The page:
“Nighty-night. Sleep tight. Don’t let the bed bugs bite.” When I was a child, I’d hear that affectionate bedtime tease from an older person once in a while. But never did I see a bed bug in the flesh, and for a long time I thought bed bugs were just make-believe, like the boogie man or the monster under the bed.
But as a grownup and owner of a Sacramento pest control company, I now know bed bugs do indeed exist. Practically unheard of when I was a kid, bed bug infestations have become increasingly common in the United States since the 1980s, likely as a result of increased global travel and trade, changes in available pesticides and possibly pesticide resistance. Once associated with crowded, deteriorated housing conditions, bed bugs infestations in the finest hotels have made recent headlines.
Whatever the reason for their resurgence, bed bug infestations are difficult to treat and exceptionally easy to transmit to other locations.
Bed bugs are widespread in temperate climates, most commonly in North America, Europe and Central Asia. The most common bed bug species in California is Cimex lectularius, an oval-shaped, reddish-brown insect, about one-fifth inch long, with a pyramid-shaped head. Female bed bugs lay 200 to 500 white eggs in small clusters of 10 to 50, affixed to rough surfaces like paper or wood by a white sticky coating and not generally visible to the naked eye. Often the egg shells remain in place after the bugs have hatched. During daylight hours, bed bugs hide in cracks and crevices behind headboards, under loose wallpaper and in seams of mattresses, usually not more than a few feet away from a bed and their night-time food source—you!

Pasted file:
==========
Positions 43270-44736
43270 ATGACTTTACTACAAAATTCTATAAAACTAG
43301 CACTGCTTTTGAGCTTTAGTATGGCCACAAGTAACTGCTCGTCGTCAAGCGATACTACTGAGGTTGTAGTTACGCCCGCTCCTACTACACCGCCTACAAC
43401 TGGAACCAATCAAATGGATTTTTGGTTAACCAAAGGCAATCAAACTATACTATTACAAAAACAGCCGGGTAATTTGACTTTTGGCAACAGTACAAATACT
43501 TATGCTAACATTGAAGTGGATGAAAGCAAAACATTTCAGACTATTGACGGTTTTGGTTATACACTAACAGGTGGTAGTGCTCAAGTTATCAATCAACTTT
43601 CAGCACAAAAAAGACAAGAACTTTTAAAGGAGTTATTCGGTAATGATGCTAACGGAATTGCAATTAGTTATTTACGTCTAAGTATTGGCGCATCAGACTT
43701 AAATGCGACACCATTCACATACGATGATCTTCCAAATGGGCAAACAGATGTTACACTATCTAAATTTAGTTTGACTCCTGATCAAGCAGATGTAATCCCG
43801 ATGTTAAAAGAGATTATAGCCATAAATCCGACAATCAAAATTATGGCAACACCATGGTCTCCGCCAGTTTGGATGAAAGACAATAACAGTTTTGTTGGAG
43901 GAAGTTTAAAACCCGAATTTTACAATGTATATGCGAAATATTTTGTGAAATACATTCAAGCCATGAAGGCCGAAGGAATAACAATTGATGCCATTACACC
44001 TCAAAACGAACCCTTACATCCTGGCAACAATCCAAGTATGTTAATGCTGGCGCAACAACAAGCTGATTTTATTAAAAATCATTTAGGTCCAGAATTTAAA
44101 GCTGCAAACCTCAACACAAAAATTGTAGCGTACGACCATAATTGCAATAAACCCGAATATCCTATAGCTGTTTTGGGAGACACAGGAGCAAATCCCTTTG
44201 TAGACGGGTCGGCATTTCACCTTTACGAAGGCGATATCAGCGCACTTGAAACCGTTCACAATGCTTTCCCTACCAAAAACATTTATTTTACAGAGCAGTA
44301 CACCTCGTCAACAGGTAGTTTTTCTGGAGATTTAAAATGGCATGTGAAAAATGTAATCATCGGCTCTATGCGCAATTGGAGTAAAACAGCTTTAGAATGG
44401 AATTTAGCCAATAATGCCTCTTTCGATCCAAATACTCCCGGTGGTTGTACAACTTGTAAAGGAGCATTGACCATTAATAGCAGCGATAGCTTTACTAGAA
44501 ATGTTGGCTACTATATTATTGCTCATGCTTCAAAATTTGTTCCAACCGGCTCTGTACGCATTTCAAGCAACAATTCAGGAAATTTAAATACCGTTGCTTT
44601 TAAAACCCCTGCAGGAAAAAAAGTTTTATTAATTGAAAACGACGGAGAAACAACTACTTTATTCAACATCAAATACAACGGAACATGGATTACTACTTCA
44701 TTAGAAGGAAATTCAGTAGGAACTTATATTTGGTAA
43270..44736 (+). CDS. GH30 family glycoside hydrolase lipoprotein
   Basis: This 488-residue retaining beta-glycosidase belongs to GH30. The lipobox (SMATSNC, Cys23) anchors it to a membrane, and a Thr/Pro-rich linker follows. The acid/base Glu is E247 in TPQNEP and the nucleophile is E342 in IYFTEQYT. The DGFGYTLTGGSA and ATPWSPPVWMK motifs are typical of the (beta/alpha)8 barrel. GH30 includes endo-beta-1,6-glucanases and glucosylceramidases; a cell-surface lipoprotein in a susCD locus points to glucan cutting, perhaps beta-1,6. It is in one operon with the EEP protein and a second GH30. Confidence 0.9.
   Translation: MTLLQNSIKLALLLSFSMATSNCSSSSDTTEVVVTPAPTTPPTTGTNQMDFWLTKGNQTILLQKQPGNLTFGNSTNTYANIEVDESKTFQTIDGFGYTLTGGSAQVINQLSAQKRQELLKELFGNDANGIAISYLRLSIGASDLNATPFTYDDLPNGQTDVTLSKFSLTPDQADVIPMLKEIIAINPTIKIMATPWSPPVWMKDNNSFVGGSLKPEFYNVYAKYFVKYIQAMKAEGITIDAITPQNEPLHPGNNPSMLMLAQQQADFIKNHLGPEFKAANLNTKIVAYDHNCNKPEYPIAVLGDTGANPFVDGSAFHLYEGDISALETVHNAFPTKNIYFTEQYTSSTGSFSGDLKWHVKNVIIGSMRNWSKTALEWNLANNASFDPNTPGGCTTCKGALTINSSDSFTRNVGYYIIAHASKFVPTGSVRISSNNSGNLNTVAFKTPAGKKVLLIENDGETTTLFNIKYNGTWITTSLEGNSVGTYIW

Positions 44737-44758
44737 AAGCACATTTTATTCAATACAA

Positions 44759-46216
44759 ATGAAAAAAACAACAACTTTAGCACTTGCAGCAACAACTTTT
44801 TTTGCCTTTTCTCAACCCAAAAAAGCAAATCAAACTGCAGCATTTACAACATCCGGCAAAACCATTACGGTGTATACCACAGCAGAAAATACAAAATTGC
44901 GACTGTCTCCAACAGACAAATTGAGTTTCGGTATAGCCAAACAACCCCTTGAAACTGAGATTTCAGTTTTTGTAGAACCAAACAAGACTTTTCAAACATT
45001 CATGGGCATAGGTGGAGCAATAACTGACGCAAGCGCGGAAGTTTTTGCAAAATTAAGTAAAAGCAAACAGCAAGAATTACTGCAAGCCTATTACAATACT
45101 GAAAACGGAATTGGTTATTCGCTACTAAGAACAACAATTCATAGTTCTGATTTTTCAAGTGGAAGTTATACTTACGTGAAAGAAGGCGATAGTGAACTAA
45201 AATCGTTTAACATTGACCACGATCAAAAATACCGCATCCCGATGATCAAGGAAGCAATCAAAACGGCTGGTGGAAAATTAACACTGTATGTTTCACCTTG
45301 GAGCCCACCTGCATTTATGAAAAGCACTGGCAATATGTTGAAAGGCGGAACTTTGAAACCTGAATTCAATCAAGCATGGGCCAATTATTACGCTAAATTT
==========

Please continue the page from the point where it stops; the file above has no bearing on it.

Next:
Bed bugs go through five nymph stages before they reach adulthood, and must take a blood meal at each stage before molting to the next stage. The life cycle may take up to four months, depending on room temperature and access to food. Bed bugs typically live six months to a year, and adults can live for a year or more without feeding.
Although bed bugs can feed on rodents or birds, their optimal food source is humans. At night, they are attracted to the warm bodies of their sleeping food sources, puncturing the skin, and feeding for five to 10 minutes until engorged. Usually the victim sleeps through the pinprick bite, not realizing he or she has been bitten until the next morning. Saliva secreted by the bed bug may cause itchy red welts and in some cases more severe allergic reactions. The only way to know the bite is from a bed bug rather than a mosquito or spider is to find evidence of a bed bug infestation.
Although there is not hard scientific evidence that bed bugs transmit diseases to humans, older scientific literature associated bed bugs with such diseases as tuberculosis, smallpox and plague. Recent studies indicate that while the bugs do indeed ingest disease germs from humans, they do not replicate or transmit the germs back to humans.
Adult bed bugs and clusters of the lighter-colored nymphs are visible to the naked eye, but because they hide so well, it usually takes a thorough inspection to spot them. Since bed bugs are almost always found near a bed, start by checking mattress seams, box springs, head boards and bed frames. They also leave tiny, dark-red fecal stains and shed skins that are sometimes easier to spot than the insects themselves. They have stink glands, and you may notice a strong, rotten meat smell where there is a heavy infestation.
Bed bugs are great travelers, and you may inadvertently bring them home in luggage or packages, from hotels, movie theaters, and bus or train seats. If your holiday plans include travel, whether you’re staying at a 5-star hotel or a roadside inn, a good rule of thumb is to leave your bags at the door of your room, pull up the bedding and check the mattress seams and surrounding nooks and crannies for any sign of these unwelcome occupants—before you start unpacking.
Eliminating bed bugs is time- and labor-intensive. Pesticide treatment must be coupled with thorough steam cleaning, vacuuming, washing of bedding in hot water, sealing up hiding places, and ongoing monitoring of the affected areas. Over-the-counter chemicals are less effective in field tests, and the most effective pesticides for use on bed bugs must be applied by licensed pest control professionals.
To read more about bed bugs and other pest control and environmental issues, visit my blog at http://earthguard.com/blog.
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